The toxic algal bloom on Lake O has been recorded as large as 500 square miles this spring, making it bigger than the size of New York City, and has also recently tested more than 100 times too toxic for human contact, according to the EPA!
It is a massive threat to public health, it is not contained, and urgent action is required!
I am also deeply concerned for the health of the U.S. Army personnel stationed at Port Mayaca and around Lake O. The recent algal bloom outbreak at Pahokee Marina is just the latest in a long line of toxic outbreaks that are truly putting lives at risk.
Pahokee made the right decision by shutting down their marina to protect public health, and other agencies should follow suit. That is why I wrote to Acting Secretary of the Army John Whitley urging him to protect Army Corps personnel from the threats associated with toxic algae.
Specifically, I’m urging him to ensure:
No U.S Army Corps of Engineers personnel should be placed at structures on or around Lake Okeechobee when cyanotoxins above the EPA limit are present.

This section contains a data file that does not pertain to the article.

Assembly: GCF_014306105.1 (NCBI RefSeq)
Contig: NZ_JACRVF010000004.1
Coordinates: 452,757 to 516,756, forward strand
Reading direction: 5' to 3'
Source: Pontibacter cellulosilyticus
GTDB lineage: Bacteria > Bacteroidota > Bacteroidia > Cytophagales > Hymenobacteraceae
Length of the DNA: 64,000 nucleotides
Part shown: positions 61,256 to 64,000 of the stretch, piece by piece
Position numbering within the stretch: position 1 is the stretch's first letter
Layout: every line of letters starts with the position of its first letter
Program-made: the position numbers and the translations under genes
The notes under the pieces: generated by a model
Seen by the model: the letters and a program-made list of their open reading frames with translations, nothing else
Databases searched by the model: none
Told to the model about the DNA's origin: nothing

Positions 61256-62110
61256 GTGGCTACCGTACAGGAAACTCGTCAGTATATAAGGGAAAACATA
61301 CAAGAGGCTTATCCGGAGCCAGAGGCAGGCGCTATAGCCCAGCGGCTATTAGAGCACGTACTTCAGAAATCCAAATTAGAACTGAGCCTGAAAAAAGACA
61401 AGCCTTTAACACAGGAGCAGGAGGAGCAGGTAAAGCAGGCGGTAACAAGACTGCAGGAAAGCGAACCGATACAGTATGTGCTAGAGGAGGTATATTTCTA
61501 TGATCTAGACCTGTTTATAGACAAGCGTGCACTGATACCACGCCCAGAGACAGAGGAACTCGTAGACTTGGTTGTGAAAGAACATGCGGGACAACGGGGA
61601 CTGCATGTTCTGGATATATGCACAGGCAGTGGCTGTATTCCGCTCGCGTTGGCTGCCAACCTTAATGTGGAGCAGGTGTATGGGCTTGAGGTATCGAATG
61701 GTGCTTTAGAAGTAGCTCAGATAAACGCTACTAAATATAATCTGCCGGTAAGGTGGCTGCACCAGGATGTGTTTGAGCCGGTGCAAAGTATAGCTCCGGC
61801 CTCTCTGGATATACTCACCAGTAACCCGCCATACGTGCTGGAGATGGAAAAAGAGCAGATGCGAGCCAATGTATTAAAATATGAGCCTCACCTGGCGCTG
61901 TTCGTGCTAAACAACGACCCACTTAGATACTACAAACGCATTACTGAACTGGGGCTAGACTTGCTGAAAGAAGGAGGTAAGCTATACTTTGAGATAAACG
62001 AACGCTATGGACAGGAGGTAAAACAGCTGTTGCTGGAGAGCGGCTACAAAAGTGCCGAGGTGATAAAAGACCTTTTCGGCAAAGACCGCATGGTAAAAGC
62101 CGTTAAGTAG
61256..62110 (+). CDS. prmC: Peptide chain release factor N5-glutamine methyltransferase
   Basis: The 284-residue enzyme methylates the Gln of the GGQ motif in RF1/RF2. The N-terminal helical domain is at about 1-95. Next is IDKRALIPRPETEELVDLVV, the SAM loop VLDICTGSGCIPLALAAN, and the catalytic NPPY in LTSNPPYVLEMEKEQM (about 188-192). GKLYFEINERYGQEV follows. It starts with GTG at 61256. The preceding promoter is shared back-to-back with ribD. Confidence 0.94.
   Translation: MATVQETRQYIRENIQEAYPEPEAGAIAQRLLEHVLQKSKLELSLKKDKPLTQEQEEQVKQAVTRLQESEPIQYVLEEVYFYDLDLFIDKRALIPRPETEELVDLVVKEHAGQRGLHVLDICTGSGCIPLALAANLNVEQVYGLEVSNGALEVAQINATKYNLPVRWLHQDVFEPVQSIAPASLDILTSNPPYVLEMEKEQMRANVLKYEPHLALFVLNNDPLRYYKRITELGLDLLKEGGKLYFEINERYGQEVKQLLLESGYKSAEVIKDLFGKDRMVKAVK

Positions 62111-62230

The U.S. Army should provide immediate medical evaluation for the men and women currently working at structures around Lake Okeechobee who have been exposed to the cyanotoxins above the EPA limit.
The medical files of U.S. Army Corps of Engineers personnel working at structures around Lake Okeechobee should note their exposure to cyanotoxins and the levels of microcystin to which they were exposed. If these individuals develop liver failure, kidney failure, ALS, or Alzheimer’s, it should be considered presumptively service connected.
There should be daily testing of algae at the structures in order to assess if personnel are being exposed to toxins.
I will keep fighting to stop toxic discharges, and I will keep you updated if he responds!